Neighbors: Lower Paxton Township violated its own ordinance

HARRISBURG, Pa. (WHTM) – Neighbors showed ABC 27 disruption they’re facing from construction on Locust Lane in Lower Paxton Township Tuesday after a heated township meeting the night before.

The project has three parts: the expansion of the township’s public works facility, construction of a new district judge’s office, and the consolidation of two ball fields.

Neighbors say they found out about the project the morning it started.

“The windows were shaking, the doors were shaking,” Karen Hare said, describing vibrations from the construction. “It was so loud I thought they had a jackhammer in my garage.”

“My property line used to have a whole background of trees, and as you can see they’re all gone,” Hare added, pointing to the now-open space. “I have a beautiful view of a mound of dirt.”

Hare isn’t the only one. Several neighbors packed Monday night’s township meeting to voice concerns about the project. They told the supervisors they discovered the land is zoned as residential. Neighbors had paperwork showing local ordinances specify that government property may be built on this type of land if there is a special hearing to get an exception.

Township supervisors admitted no such hearing was held.

“If a developer wanted to do something like this, they’d have to jump through all kinds of hoops,” Tim Murphy said as neighbors gathered to talk to ABC 27 on Tuesday. Murphy lives near the project.

“The township went behind our backs and just started construction,” he added.

The supervisors said the township solicitor, who was not at the meeting, looked into the matter and made sure everything was done correctly. The supervisors said they would check with the solicitor again to ensure nothing was missed.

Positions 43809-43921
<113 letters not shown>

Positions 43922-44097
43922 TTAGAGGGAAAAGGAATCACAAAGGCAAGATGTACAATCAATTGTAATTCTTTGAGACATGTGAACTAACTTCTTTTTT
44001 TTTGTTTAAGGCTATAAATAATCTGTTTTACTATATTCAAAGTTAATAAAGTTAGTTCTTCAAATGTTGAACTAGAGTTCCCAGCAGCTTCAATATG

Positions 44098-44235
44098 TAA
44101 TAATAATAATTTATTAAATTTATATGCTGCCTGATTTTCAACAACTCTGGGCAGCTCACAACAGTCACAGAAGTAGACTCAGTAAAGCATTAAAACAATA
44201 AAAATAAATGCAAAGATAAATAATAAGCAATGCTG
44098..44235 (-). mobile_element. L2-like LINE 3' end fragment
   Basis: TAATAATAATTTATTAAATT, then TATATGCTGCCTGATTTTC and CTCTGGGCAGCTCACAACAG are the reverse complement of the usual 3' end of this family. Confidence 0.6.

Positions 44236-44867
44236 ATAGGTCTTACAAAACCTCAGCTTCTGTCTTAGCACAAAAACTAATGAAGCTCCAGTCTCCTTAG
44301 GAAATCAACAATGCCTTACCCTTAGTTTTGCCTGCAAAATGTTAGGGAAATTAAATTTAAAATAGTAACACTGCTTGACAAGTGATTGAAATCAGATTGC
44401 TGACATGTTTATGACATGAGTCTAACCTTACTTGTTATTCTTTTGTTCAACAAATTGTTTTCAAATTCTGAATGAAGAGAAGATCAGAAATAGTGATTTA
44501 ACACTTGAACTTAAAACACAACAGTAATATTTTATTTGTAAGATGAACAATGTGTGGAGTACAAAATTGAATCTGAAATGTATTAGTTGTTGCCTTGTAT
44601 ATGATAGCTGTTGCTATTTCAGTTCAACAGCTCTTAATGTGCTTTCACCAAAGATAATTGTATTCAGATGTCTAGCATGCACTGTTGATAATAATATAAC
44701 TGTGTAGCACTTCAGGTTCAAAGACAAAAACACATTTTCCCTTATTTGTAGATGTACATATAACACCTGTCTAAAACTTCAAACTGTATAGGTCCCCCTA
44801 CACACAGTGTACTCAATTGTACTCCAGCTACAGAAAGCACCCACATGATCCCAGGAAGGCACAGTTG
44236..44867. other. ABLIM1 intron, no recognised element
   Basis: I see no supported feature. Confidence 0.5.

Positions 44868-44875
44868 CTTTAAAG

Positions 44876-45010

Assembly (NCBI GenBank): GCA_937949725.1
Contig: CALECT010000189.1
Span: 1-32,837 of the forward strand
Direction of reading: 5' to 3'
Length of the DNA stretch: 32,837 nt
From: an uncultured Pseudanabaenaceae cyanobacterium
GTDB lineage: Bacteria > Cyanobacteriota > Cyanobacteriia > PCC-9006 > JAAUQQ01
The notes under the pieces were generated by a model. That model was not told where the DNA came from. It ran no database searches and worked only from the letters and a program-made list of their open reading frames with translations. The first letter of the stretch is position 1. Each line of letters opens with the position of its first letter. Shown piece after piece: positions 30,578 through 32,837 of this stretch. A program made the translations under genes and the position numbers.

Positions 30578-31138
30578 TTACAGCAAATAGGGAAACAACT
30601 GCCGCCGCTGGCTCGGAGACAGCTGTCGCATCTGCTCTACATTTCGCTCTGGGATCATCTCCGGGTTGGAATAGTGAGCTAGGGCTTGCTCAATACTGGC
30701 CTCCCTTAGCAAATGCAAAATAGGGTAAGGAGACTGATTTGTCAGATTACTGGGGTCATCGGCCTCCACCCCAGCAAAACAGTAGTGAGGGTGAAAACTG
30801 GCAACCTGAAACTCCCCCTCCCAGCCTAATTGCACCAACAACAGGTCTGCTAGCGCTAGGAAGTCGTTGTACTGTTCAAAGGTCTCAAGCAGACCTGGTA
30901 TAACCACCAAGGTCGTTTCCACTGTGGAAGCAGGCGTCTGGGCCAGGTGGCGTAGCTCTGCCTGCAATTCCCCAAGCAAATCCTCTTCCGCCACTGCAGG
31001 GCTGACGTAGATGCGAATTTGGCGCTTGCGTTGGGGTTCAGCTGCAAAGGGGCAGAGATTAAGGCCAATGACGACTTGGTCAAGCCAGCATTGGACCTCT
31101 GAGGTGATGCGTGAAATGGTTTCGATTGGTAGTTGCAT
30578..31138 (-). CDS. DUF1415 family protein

Neighbors also expressed concerns about damage to their properties: cracked floors, nails popping out of place, and drywall issues.

“I never in this world thought there would be any problems with this,” supervisor William Seeds said of the construction project. “In retrospect, we should have had a community meeting. I apologize personally because we didn’t foresee any kind of problem.”

“But where do we go from here?” Seeds asked.

Neighbors say they would like the construction to stop until further studies are done about the effects the project will have on the community. Several speakers mentioned concerns about increased traffic flow and the possibility a district judge’s office would bring more criminals through the area.

Township manager George Wolfe said there will be a “vibrations study” within the next few weeks, but the supervisors said they didn’t know if they could stop the project until that happens. They also said there is a possibility neighbors would need a legal injunction to stop the construction.

Several times, the supervisors asked speakers at the meeting to submit questions in writing if they wanted answers. Multiple people in the crowd said they already did.

When ABC 27 called Wolfe on Tuesday, he said he couldn’t say anything because township supervisors were putting together a response to neighbors’ concerns. A spokesperson for the county is checking with the solicitor to get more information.

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